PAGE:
Pastor’s pondering

It is that time of year in which we are all making preparations for Christmas.  The decorations are going up. The presents are being purchased and wrapped.  The family meal is being planned and prepared.  All sorts of hustle and bustle here and there to get ready for that fantastic day.  Yet, I wonder, what are we really preparing for?

            This time of year, the season of Advent, is a time of preparation, similar to the season of Lent leading up to Easter; it is a time of reflection and anticipation for what is to come at Christmas.  But what are we reflecting upon and anticipating so very much?  Is it the décor, the presents, and the bountiful meal?  Or is it something else?

            I think we all have our own Christmas stories to tell, don’t we?  Tales of decorating failures, meals gone awry, and presents that just didn’t measure up to our expectations.  After all, think about the movie by that same name.  Therein we recall an unusual lamp and the dangers of cold lampposts just as much as the central theme of a youngster’s deepest Christmas desire.  These are the strange things we remember.

            What do you remember about the real Christmas story?  The one found in the Bible.  I’m sure everyone can recite it nearly by heart, right?  An angel tells a virgin, Mary, that she is going to have a baby.  She and Joseph travel to Bethlehem where they can find no room to spend the night other than a cattle stall, where Mary gives birth and sets the baby, Jesus, in a manger.  Then some angels declare what has happened, summoning shepherds to come and see the newborn child.  Sometime later some wise men, or three “kings,” show up on the scene and offer the family some sacred gifts.  Sound about right?  The Christmas story in a nutshell?

            Now, I challenge you to go find that story in the Bible.  Go and locate that story, scene by scene just as I’ve noted above or as you may recall it.  The overwhelming majority of the story is found in the Gospel according to Luke.  There we find the angel’s appearance to Mary (Lk 1:26-38), the family’s travel to Bethlehem, Jesus’ birth and placement in the manger (Lk 2:1-7), and the angelic declaration among the shepherds (Lk 2:8-20).  Yet, Luke makes no mention of the wise men.  They are only found in the Gospel according to Matthew (Mtw 2:1-12).  Also, Matthew has the angel appearing to Joseph, not Mary (Mtw 1:18-25), and never mentions anything about a manger or shepherds.  John’s Gospel further confuses the story because he only talks about “the Word.”  The Word which was “in the beginning…with God…and…was God” (Jhn 1:1).  The Word which “became flesh and lived among us” (Jhn 1:14).  No angels.  No manger.  No shepherds or wise men.  And, to top it all off, the Gospel of Mark (which scholars have determined to be the foundational document for Matthew and Luke’s Gospels), makes no mention of Jesus’ birth story at all!  Instead, Mark jumps ahead a few decades and begins with talking about Jesus’ baptism.    So, which of them has the right Christmas story?  Which one are we to believe and follow as “the gospel truth?”  How are we to prepare to tell the most wonderful story of the season, when it seems like the Bible can’t even get it straight?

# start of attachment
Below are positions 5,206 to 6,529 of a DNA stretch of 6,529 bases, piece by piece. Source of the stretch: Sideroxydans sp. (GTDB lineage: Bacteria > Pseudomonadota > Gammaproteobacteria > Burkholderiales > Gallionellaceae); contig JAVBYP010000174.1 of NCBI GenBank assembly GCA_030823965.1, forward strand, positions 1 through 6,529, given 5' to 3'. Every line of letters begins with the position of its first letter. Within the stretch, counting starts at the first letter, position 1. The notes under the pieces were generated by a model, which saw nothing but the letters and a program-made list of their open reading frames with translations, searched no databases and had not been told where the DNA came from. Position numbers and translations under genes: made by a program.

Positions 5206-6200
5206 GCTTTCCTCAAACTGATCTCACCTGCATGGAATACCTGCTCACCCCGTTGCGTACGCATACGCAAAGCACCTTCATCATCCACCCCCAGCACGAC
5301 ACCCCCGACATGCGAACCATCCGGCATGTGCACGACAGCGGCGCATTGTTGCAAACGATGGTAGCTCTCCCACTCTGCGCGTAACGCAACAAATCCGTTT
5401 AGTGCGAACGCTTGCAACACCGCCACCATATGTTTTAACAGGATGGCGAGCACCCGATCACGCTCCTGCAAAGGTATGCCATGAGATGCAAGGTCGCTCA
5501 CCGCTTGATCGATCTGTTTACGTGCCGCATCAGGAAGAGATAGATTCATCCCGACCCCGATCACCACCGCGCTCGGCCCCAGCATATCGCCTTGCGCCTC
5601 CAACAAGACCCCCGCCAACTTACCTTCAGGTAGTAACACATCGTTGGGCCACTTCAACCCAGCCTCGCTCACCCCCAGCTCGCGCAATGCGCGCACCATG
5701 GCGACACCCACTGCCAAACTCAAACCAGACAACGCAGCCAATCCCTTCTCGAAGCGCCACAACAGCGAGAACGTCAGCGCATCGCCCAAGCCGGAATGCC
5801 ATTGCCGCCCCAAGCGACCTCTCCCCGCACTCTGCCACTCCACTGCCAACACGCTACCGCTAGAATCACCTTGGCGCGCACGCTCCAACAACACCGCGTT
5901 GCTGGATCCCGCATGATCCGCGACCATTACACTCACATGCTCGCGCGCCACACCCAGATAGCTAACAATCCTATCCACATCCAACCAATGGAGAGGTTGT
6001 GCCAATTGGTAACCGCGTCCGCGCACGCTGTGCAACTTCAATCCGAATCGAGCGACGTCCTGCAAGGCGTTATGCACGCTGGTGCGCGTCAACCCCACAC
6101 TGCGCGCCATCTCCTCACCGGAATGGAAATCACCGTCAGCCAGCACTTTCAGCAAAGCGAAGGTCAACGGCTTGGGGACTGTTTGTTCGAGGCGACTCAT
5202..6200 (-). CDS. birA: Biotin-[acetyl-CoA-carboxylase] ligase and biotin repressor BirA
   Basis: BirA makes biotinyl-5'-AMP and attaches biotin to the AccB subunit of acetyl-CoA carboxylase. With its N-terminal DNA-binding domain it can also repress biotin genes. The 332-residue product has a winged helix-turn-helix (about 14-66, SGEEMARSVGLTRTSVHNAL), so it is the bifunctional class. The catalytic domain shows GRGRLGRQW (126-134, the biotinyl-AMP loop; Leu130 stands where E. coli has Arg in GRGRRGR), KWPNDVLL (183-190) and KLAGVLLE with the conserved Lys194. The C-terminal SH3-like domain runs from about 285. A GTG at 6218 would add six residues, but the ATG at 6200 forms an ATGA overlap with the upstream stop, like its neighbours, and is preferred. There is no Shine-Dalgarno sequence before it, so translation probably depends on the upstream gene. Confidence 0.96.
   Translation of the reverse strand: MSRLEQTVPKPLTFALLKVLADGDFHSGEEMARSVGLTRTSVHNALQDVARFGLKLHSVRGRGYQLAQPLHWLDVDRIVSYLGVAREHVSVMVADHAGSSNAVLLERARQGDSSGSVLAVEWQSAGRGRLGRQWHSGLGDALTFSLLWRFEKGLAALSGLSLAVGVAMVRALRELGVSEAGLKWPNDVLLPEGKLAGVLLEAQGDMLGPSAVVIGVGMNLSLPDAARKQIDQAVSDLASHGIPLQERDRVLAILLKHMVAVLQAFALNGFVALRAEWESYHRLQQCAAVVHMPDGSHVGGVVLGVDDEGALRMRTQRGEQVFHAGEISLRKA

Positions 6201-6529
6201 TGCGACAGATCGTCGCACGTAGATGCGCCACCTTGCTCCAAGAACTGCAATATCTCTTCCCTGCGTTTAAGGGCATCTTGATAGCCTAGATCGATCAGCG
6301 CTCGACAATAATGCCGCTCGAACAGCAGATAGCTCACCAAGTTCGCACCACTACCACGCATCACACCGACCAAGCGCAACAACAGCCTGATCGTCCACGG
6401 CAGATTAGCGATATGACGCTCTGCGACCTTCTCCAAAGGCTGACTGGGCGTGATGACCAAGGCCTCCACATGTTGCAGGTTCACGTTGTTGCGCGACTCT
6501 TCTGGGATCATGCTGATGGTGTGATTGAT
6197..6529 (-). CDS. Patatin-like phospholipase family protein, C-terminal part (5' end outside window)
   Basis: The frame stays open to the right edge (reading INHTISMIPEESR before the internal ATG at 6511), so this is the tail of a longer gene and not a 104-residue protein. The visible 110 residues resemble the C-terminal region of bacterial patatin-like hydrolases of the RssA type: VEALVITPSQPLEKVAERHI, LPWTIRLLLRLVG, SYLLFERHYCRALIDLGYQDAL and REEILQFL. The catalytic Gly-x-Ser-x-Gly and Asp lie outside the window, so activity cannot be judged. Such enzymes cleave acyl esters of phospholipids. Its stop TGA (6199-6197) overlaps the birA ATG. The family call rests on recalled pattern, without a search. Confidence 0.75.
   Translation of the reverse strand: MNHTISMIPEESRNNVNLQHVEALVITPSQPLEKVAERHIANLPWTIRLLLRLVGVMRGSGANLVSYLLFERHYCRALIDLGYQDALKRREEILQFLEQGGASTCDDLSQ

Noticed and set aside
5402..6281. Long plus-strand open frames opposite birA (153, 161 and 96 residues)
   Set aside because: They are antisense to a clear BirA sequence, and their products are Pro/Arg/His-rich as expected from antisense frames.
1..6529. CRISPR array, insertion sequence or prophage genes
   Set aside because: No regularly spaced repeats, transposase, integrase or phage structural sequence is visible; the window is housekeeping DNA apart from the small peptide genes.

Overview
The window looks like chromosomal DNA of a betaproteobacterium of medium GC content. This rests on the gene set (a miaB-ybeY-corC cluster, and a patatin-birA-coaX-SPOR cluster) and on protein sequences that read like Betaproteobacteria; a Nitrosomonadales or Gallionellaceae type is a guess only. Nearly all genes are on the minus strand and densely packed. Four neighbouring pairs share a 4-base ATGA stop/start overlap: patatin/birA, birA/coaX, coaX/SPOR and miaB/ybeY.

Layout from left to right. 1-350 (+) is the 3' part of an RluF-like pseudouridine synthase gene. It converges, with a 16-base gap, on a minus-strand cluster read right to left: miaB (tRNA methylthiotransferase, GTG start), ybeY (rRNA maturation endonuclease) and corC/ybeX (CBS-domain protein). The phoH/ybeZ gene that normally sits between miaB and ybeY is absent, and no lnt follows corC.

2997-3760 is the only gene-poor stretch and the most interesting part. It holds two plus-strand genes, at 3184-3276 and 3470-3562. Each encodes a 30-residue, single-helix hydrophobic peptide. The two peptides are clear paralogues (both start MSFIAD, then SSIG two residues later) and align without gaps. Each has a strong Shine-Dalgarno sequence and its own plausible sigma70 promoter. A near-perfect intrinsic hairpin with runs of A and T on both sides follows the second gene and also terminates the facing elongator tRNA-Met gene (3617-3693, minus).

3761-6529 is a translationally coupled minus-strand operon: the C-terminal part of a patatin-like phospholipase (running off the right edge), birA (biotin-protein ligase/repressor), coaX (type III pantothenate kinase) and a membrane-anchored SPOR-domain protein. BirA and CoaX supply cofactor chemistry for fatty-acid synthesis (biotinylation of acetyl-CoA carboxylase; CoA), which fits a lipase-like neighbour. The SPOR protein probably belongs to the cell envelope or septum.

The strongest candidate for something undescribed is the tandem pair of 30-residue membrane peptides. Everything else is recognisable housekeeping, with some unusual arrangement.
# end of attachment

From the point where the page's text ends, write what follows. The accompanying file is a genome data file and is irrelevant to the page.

The time honored and treasured story we tell year after year is a compilation of accounts, isn’t it?  It is a mixture of multiple stories put into one to give us the tale we have come to know and love.  And, if you stop to think about it, all of Christmas is exactly the same way, isn’t it?  Your own Christmas celebrations are a compilation of traditions passed down over the years from generation to generation, which then get mixed up, turned around, and begun anew as new family members with new traditions are added, or new ways of “doing Christmas” are found.

Gift giving at “Christmas” didn’t start until around the fourth century, about the same time as the concept of Santa Claus (as Saint Nicholas) and Dec. 25th becoming the official date to celebrate Jesus’ birth (which is a whole other discussion for another time).  The use of Christmas trees is first recorded in the sixteenth century.  Poinsettias came sometime in the seventeenth century, and no one seems to know for sure when red and green became the official colors of the season.  All of these things have developed over time into the tradition that we now recognize.

And I think that is part of the joy we celebrate this time of year – God working among us in new and unfathomable ways.  God taking elements of the world around us and helping us see God through them. God using our current state of affairs to declare the Christmas story in our midst.  And what is that story?  Emmanuel.  God with us.  Here and now, just as God has always been.  That’s the real Christmas story – that God would willing come to earth and be by our side, taking on human form so that we may have a better way to connect with one another.  And, each of our experiences in this relationship are different, aren’t they?  As such, we each prepare in our own way, with our own traditions.

So, as you hang your stockings, open the doors of an Advent calendar, wrap the gifts, and prepare in whatever time-honored tradition you may have, recognize that your experience is different than someone else’s, just as was the early disciples’ (hence why their Gospels read differently).  Yet, at the heart of it all, the real reason for the season is this – “…I the Lord do not change…” (Mal 3:6a); “Jesus Christ is the same yesterday and today and forever” (Heb 13:8).

                                                Always pondering,

                                                Pastor Steve

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